The government begins by presenting a brief history of the contested order and argues that a stay of the “extraordinary injunction” is appropriate pending the disposition of the petition for a writ of certiorari because there is a reasonable probability that the Court will grant certiorari, that there is more than a fair prospect that the Court will vacate the injunction, and that this injunction would cause irreparable harm to Trump in effectuating his national-security judgment as well a harm to the government and the public interest. At minimum, the government argues, the injunction is overbroad and should be narrowed to address the injury asserted by Doe #1.

Adopting similar language as that in its petition for cert, the government recounts the president’s statutory authority to govern admission of aliens, as well as the process by which admission decisions are made under the broad discretion granted under the INA to suspend or restrict the entry of aliens. The government also presents a procedural history of the present controversy beginning on January 27, 2017, explaining the provisions of the second executive order challenged in IRAP v. Trump, and the history of other litigation in Washington v. Trump and Hawaii v. Trump.

First, the government emphasizes that the case implicates “exceptionally important questions of federal law” that relate to national security interests. Citing the Court’s precedent in granting certiorari related to national security litigation, the government argues that the injunction prevents Trump from protecting the nation, and that the courts below “openly second-guessed” Trump’s judgment. Although the president is not required to disclose his reasons for classifying individuals of another country as a threat, the government explains that when he does, the courts are “ill equipped to determine their authenticity and utterly unable to assess their adequacy.”

The government also argues that the courts below injected themselves into matters of foreign affairs and risked the embarrassment of the U.S. government abroad. Pointing out that Trump, in his address in Saudi Arabia, decried murder of Muslims and emphasized that fighting terrorism is not about different faiths, sects, or civilizations, but rather is a fight against barbaric criminals, the government characterizes the Fourth Circuit’s conclusion that Section 2(c) is rooted in “religious intolerance, animus, and discrimination” as potentially undermining Trump’s ability to conduct foreign relations and protect national security. The government further asserts that the ruling places Trump in an untenable position, because although his statements do not “forever taint” his future conduct, the Fourth Circuit did not provide a pathway to cleanse himself of the taint.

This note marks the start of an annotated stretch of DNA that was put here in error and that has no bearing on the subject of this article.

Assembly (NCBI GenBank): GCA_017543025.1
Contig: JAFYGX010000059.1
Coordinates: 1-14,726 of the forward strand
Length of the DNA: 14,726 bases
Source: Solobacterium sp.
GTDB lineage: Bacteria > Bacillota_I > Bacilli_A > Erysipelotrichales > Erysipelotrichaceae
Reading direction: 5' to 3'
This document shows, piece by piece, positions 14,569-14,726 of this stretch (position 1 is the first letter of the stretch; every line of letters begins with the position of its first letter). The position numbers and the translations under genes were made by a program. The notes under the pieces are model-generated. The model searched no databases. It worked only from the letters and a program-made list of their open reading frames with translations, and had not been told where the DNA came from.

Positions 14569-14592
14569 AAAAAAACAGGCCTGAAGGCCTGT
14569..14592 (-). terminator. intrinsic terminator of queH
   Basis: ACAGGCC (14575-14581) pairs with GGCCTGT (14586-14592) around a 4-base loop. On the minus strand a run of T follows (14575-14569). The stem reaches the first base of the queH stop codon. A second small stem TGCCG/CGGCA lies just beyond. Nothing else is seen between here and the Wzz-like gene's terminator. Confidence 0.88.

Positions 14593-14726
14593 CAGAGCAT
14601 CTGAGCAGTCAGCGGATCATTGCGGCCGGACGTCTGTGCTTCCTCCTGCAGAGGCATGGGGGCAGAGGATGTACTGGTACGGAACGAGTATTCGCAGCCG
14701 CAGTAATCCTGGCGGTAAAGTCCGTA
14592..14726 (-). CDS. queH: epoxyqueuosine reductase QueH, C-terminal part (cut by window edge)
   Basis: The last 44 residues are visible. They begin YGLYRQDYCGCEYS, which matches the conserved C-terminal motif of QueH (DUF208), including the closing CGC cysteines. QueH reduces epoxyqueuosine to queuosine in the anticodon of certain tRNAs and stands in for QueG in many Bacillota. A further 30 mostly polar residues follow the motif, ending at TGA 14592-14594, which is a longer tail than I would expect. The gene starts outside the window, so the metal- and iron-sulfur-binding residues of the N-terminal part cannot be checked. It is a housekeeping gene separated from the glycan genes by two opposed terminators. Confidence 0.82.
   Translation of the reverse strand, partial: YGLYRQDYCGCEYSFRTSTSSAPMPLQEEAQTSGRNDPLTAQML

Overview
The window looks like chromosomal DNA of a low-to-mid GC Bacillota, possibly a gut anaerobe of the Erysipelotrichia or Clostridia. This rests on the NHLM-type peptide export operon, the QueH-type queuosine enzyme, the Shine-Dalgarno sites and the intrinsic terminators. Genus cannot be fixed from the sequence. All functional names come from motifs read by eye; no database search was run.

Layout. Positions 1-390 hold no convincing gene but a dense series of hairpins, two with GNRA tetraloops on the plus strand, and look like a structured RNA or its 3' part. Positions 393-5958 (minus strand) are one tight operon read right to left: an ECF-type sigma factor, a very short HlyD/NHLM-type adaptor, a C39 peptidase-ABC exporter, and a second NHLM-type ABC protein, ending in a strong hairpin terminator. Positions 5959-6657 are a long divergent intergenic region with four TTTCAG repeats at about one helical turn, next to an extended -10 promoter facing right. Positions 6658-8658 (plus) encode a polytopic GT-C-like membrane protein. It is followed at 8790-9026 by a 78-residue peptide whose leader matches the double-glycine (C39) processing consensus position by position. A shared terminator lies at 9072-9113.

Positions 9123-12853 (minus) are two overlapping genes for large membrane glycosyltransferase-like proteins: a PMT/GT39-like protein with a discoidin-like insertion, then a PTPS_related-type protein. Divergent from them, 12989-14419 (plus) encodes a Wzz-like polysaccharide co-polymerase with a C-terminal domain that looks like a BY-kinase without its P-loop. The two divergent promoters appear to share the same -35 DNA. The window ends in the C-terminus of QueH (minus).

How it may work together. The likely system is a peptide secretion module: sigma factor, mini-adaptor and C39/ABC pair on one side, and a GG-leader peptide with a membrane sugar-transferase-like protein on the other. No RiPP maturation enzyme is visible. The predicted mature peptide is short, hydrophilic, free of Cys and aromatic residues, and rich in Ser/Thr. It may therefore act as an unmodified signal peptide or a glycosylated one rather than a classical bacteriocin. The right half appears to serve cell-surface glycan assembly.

Second, the government contends that a stay is warranted because the government has a far more than fair prospect of prevailing.

Third, the government maintains that the stay should be granted because the injunction causes direct and irreparable harm to government and public interests: “any time a State is enjoined by a court from effectuating statutes enacted by representatives of its people, it suffers a form of irreparable injury.” Injury, the government explains, should not be conflated with the legal merits of the case.

Fourth, the government emphasizes that the vastly overbroad nature of the stay violates the “well-settled rule that injunctive relief must be limited to redressing a plaintiff’s own injuries stemming from a violation of his own rights.” Echoing the arguments in its petition for certiorari, the government states that Doe #1’s asserted injury would be redressed by enjoining Section 2(c) only as it applies to Doe #1’s wife.

Lastly, the government requests that, regardless of whether a stay is granted, review of the petition be expedited.

Hawaii v. Trump Application for Stay

The government filed a substantially similar application for stay of the preliminary injunction issued by the United States District court for the District of Hawaii and now awaiting a decision from the Ninth Circuit. In the event that the Ninth Circuit upholds the injunction, the government also requests a stay pending the filing and disposition of its petition for a writ of certiorari. The government adds that, at a minimum, the injunction “should be stayed to the extent that it goes beyond addressing the entry of Dr. Elshikh’s mother-in-law” (a reference to the individual plaintiff in the case).

Recall that the Hawaii injunction is broader than the Maryland injunction, as it enjoins enforcement of all of Section 2 as well as Section 6 of Trump’s executive order. That includes the temporary suspension of the Refugee Program, the provision reducing the maximum number of refugees who may be admitted to the U.S. in 2017, and multiple provisions of Sections 2 and 6 that deal with internal and diplomatic activities.